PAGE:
BACKGROUND AND DESCRIPTION OF THE INVENTION
My present invention comprises a new and distinct cultivar of Philodendron plant which is the result of crossing a yellow-green seedling from the breeding line which I have designated 6634-14, with an unnamed seedling whose parentage includes Philodendron domesticum, Philodendron erubescens, Philodendron wendlandii and Philodendron imbe. A selection from this cross was in turn crossed with the species Philodendron cannifolium to shorten and thicken the petioles and to give the plant a true rosette growth habit. From this cross a single seedling was selected for propagation and is the embodiment of this invention.
An extensive program of philodendron hybridization is being carried on in the vicinity of Orlando, Fla., with much of the effort directed toward developing tough, leathery, Philodendron which are compact, self-heading, excellent growers and keepers under in-house environments.
With the increasing emphasis on interior landscaping, there is great demand for new types of Philodendron with distinctive color, form and growth habit. The on-going breeding program has these objectives as a goal. The philodendron of the instant invention is a compact self-heading plant of distinctive form, leaf type and color which emphasizes many of the above objectives. I have chosen to call it "Prince of Orange" for commercial identification.
I have caused the new variety to be asexually reproduced from crown off-shoots. Since the plant is compact, self-heading, and essentially has no stem, vegetative propagation is not commercially feasible. The plant can be mass produced by tissue culturing, and has been found to retain its distinctive characteristics through successive asexual reproduction.
My new variety has been grown under various conditions in several locations and has maintained its form and color under a light range of 1000-1800 foot candles and a temperature range of 60-90 degrees F. At very high temperatures the glossy-orange color may become a dull yellow bronze. This same color change may result from very high light intensities, and is opposed to the concept for which it was developed, which was for its intense bright-orange color that is much in demand by interior plantscrapers. The plant grows well under moderate in-house conditions.
The plant, because of its unique color, is very distinct from other philodendrons in cultivation and is not described by Graf, Bailey or Das Pflanzenreich. While my new variety has some of the characteristics of certain species and hybrids, in most respects it is substantially different as comparisons with other varieties disclose.
Philodendron "Prince of Orange" can certainly be described as colorful. The new leaves are a glossy, bright orange, and as the leaves mature, they change color from orange to apricot to yellow-green to pale or medium green. The pinkish-red petioles add to the overall color of the plant. The plant is a compact rosette with short thick petioles arising in a whorl from a crown or short stalk. There are other differences which are noted hereinafter and further distinguish this cultivar.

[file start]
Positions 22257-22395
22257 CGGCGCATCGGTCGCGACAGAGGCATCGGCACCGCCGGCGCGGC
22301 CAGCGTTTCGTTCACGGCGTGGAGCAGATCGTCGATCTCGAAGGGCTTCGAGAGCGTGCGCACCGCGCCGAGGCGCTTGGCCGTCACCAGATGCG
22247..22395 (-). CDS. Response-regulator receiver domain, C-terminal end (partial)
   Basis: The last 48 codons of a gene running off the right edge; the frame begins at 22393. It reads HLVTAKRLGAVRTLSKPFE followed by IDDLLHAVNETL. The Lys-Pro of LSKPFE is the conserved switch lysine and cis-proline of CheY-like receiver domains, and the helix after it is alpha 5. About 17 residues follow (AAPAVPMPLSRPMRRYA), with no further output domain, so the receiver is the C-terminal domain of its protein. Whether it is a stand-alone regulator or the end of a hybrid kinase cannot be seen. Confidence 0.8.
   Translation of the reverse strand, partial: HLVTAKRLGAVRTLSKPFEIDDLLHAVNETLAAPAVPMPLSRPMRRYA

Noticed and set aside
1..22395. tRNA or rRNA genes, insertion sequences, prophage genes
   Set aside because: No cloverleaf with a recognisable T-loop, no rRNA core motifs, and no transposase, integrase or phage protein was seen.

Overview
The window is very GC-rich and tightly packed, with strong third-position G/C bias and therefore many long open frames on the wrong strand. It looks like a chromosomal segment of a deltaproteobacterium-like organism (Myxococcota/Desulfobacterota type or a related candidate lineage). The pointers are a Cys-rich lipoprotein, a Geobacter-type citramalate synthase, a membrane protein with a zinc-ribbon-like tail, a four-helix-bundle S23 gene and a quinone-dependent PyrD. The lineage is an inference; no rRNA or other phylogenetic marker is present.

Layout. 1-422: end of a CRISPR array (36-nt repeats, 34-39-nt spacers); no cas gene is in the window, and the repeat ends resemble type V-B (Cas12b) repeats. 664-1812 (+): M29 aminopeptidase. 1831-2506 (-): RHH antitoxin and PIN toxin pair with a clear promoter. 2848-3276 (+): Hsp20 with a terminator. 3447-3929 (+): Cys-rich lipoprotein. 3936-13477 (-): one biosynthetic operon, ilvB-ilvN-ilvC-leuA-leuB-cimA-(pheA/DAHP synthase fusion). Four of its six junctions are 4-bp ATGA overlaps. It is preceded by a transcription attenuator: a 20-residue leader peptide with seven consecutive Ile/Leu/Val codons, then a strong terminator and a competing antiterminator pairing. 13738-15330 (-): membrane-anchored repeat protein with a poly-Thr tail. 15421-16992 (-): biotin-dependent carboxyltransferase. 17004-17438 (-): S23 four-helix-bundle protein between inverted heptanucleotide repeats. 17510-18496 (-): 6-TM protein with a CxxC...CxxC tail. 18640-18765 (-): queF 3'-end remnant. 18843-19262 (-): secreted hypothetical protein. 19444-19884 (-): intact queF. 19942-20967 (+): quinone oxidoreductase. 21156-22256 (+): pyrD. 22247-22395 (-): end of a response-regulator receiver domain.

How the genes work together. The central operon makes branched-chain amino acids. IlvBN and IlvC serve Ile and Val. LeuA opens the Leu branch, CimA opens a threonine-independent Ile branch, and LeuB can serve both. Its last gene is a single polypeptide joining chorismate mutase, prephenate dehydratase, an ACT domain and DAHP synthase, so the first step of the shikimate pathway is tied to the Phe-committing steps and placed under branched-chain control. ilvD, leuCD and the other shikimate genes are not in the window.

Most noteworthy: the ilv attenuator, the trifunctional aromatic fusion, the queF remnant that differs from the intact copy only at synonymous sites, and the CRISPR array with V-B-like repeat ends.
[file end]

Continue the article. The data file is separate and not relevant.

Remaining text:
The new variety is also visually distinguished by shape of the leaves, the mature leaves being narrowly ovate with hastate base and acute tip. The mature leaves are restricted at the base and the margins are entire. Pinnate venation with large flattened midribs are notable as are the thick, leathery, glossy, orange, apricot, yellow-green leaves. The width of the leaf is approximately one half the length.
The petioles are erect to semi-erect, round with flat slightly concaved upper surface. They are approximately half the length of the leaves, and are a pink-red color. The internodes are one half inch or less.
Since my new variety is a true rosette and essentially without a stem, it is compact. Growth is uniform and of good substance, and under good growing conditions, medium light intensity, good humidity and moderate temperatures, is fast, but the plant does not become leggy or lose its bright orange color. The average height of a year old plant is 18"-20" with a width of 36".
The growth of the plant indoors is good. It tolerates air-conditioning and infrequent watering and fertilizing. If provided with adequate light it retains its form and color. The plant performs best under normal in-house conditions with minimum care. Over-watering is detrimental.
This new variety is resistant to bacterial leaf rot and fungal leaf spot. It does not appear to be affected by physiological problems which are troublesome in earlier Philodendron varieties.
The accompanying drawings forming a part of this disclosure, show a typical plant of the new variety in black and white in FIG. 1 and in color in FIG. 2 with the colors being as nearly true as is reasonably possible to make the same in color illustrations of this character.
Color references are made to the Munsell Color Cascade published by MacBeth Division of Kollmorgen Company, with observations recorded by daylight illumination under vinyl of not more than thirty percent shade.
Mature and immature.--Narrowly ovate.
Base.--Mature and immature -- hastate.
Displacement.--Smooth to undulate.
Leaf attachment: Petiolate.
Leaf arrangement: Closely alternate.
Petiole: Half leaf length; semi-erect to erect; round; upper surface flat; slightly concave.
Stem: Very short-stocky.
Overall appearance: Compact; self-heading, true rosette.
LEAF TEXTURE CHARACTERISTICS
Firm, leathery, glossy.
SIZE CHARACTERISTICS OF TYPICAL MATURE PLANT
Width.--1" from tip.--2"-21/2".
Leaf: (mature) bottom of plant:
Top.--21-13 pale olive green.
Bottom.--21-9 yellow green.
Leaf (mature) center of plant:
Top.--31-13 apricot (red-orange).
Stem: 33-15 Dark red.
Petioles: 37-18 Pink red.